Ace of Pentacles

Pentacles is earthy and grounded. It’s about nature, work, abundance, and stability. It’s much more practical than some of the other elements. Rather than jumping in without thinking, this Ace asks you to think about how you can build your best life. It can seem mundane, but it can represent things like getting a new home or job, being able to provide for yourself. It can be a long and arduous journey, so if you pull this card, be patient and focus on hard work. Think of gardening, where you plant a seed and watch it grow for many months before it bears fruit. 

 

The Four Suits of the Minor Arcana

If you would like to see clearer images of each card, please take a look at this Wikipedia article.

The Minor Arcana make up the majority of a typical tarot deck. There are 56 cards, divided into four suits: wands, cups, swords, and pentacles. Each suit goes from ace to 10, and then has four court cards. These are Page, Knight, Queen, and King. If you take out one court card from each suit, you can use the Minor Arcana as a deck of playing cards. 

It may seem overwhelming to learn the meanings of each of these cards, but I’m going to try to categorise them to make it easier. Each suit has a meaning, and each number, ace to 10, page, knight, queen and king has a meaning. You can combine these to greatly reduce the memorisation needed. This will make more sense later, so please don’t worry if you’re confused just now. Also remember that the Minor Arcana tend to represent more mundane matters than the Major Arcana.

Here’s what we’ll do. Today we will talk about what each suit represents. In the next lesson, we will go over the meanings of each ace. Then the next lesson, each two and so on. Then once we have learned from ace to 10, we will explore the court cards of each suit starting with the page, knight, queen and king of wands. That means that including this lesson, there will be 15 posts about the Minor Arcana. I think that will be less overwhelming than you having to read 56 separate blog posts.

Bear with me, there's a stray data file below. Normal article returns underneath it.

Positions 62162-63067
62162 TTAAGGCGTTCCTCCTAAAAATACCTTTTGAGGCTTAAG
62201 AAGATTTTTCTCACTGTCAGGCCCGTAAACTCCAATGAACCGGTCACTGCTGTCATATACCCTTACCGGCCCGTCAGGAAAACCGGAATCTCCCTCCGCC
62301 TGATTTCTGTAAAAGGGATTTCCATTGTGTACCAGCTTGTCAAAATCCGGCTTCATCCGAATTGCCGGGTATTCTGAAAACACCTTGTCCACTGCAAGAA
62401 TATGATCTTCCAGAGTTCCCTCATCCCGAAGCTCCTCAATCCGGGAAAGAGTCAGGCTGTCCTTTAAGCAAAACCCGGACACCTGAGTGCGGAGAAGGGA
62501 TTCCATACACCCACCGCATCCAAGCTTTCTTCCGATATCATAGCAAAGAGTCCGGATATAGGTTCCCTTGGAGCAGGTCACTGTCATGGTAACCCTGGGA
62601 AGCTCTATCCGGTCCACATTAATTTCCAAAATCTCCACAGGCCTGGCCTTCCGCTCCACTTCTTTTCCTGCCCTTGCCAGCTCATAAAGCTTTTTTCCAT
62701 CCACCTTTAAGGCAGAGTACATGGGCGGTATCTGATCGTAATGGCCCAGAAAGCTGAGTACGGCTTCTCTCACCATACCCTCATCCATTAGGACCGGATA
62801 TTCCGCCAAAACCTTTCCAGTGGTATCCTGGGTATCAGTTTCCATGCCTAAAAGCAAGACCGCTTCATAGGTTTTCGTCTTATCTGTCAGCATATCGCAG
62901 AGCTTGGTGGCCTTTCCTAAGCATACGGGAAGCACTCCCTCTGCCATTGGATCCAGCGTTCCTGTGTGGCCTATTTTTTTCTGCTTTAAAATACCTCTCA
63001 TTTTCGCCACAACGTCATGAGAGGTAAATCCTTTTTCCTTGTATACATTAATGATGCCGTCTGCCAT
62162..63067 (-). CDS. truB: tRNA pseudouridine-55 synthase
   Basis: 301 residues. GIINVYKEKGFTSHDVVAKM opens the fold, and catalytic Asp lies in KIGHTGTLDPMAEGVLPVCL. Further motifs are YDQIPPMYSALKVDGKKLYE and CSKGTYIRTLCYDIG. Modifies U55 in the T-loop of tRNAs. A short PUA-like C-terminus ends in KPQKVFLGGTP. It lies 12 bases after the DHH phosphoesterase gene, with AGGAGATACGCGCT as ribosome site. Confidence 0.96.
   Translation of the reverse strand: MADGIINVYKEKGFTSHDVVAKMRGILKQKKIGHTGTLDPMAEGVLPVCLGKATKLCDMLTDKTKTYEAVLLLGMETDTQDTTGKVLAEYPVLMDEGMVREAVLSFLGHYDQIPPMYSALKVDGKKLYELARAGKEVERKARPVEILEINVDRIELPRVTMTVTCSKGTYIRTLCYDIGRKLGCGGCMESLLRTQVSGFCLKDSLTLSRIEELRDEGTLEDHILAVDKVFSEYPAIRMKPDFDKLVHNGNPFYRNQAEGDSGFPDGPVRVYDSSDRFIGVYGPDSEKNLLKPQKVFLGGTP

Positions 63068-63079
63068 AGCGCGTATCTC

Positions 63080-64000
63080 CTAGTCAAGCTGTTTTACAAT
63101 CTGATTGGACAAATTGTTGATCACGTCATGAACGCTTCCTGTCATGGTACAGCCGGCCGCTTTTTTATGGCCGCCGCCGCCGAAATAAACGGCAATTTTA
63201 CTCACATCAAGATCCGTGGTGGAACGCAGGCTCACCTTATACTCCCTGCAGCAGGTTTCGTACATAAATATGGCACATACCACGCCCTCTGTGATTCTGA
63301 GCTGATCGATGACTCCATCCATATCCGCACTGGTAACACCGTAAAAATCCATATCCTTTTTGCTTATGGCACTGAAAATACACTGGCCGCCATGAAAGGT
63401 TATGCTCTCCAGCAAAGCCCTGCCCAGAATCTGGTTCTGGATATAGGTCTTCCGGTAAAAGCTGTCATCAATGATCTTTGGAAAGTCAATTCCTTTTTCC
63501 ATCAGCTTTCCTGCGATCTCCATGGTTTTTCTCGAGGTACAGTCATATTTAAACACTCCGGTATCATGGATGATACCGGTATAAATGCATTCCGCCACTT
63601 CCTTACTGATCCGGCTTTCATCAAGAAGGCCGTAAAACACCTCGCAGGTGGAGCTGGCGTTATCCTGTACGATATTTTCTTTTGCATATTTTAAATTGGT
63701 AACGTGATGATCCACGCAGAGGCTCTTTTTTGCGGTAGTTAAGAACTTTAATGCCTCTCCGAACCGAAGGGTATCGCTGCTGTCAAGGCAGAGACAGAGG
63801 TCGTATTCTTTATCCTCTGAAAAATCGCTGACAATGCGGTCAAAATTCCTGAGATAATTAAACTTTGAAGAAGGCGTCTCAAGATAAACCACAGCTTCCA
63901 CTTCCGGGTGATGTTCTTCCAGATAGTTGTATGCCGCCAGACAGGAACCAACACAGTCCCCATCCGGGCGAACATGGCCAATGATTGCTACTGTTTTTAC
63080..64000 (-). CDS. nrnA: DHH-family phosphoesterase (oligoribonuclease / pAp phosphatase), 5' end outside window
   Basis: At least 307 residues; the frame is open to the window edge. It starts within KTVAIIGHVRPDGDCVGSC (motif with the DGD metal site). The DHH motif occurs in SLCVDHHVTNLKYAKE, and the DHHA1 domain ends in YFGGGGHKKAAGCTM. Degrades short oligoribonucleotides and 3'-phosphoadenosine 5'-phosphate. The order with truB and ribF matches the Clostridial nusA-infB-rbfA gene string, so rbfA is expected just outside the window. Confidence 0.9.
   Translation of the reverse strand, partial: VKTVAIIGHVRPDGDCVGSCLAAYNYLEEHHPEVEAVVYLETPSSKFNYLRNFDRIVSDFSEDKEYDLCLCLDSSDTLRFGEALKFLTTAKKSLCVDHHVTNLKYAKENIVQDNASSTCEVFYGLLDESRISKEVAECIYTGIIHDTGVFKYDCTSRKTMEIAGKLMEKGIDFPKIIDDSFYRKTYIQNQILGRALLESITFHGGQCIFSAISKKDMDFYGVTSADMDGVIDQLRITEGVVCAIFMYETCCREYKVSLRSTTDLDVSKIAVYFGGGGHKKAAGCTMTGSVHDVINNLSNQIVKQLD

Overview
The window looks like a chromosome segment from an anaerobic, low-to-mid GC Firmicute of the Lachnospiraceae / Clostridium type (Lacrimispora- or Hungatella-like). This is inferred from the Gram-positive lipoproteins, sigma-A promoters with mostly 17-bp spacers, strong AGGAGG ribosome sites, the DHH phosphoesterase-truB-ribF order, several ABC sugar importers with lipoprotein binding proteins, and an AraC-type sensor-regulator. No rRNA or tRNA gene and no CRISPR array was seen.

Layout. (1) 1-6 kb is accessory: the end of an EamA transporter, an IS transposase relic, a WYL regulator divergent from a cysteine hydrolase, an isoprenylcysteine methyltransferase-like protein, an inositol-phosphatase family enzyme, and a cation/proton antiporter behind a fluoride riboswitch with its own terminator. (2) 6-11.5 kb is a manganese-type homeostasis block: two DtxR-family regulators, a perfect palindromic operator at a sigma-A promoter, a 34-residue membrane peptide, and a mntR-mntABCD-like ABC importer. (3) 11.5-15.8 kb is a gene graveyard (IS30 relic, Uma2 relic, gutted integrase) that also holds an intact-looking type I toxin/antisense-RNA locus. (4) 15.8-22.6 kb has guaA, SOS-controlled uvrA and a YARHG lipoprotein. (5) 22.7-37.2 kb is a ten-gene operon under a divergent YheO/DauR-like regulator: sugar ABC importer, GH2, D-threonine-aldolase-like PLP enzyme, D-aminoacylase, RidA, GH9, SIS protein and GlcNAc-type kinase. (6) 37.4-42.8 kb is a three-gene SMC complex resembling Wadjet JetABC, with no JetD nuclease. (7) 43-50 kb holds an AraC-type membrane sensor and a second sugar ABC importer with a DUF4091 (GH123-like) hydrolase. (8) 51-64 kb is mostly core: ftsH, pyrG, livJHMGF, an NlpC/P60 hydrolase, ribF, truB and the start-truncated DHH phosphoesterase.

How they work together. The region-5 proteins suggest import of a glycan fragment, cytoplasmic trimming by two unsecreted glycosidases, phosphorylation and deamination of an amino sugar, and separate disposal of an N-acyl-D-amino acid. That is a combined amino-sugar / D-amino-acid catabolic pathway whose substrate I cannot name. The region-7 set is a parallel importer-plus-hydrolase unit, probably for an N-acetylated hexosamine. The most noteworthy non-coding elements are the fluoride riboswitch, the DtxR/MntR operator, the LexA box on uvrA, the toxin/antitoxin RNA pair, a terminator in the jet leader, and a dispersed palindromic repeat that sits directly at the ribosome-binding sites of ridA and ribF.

So, wands, cups, swords, pentacles, what’s that all about? Well, each one represents one of the four classical elements, fire, water, air, and earth. 

Wands: The Suit of Wands represents the element of fire. It’s the essence of life, that fiery energy that motivates you. It’s a creative spark, confident and determined. Think of willpower and movement when you see a wands card. It can be impulsive and hard to control. 

Cups: The Suit of Cups represents the element of water. Think emotions, love, and relationships. Think of harmony and healing. It’s adaptable, but it can be a bit fantastical and vague. Overflowing emotions can be disruptive and prevent you from seeing things clearly. Sometimes called ‘chalices’.

Swords: The Suit of Swords represents the element of air. Air is all about intelligence and rationality. It’s skeptical and powerful, cutting through illusion. This suit has some of the most painful cards in the whole tarot deck. This suit represents pain, anger, and conflict. 

Pentacles: The Suit of Pentacles represents the element of earth. It’s often associated with work and money. Earth is all about the physical world: think of a tree with its roots deep in the ground, stable and nurtured. This suit is often associated with prosperity and working with your hands. It can be a bit materialistic. Sometimes called ‘coins’.

The tarot is all about balance, and this is clear when you put the qualities of all four elements together. Too much or too little of any of these concepts is unhealthy, and by exploring how those ideas play out in each card can help you to make decisions in your own life.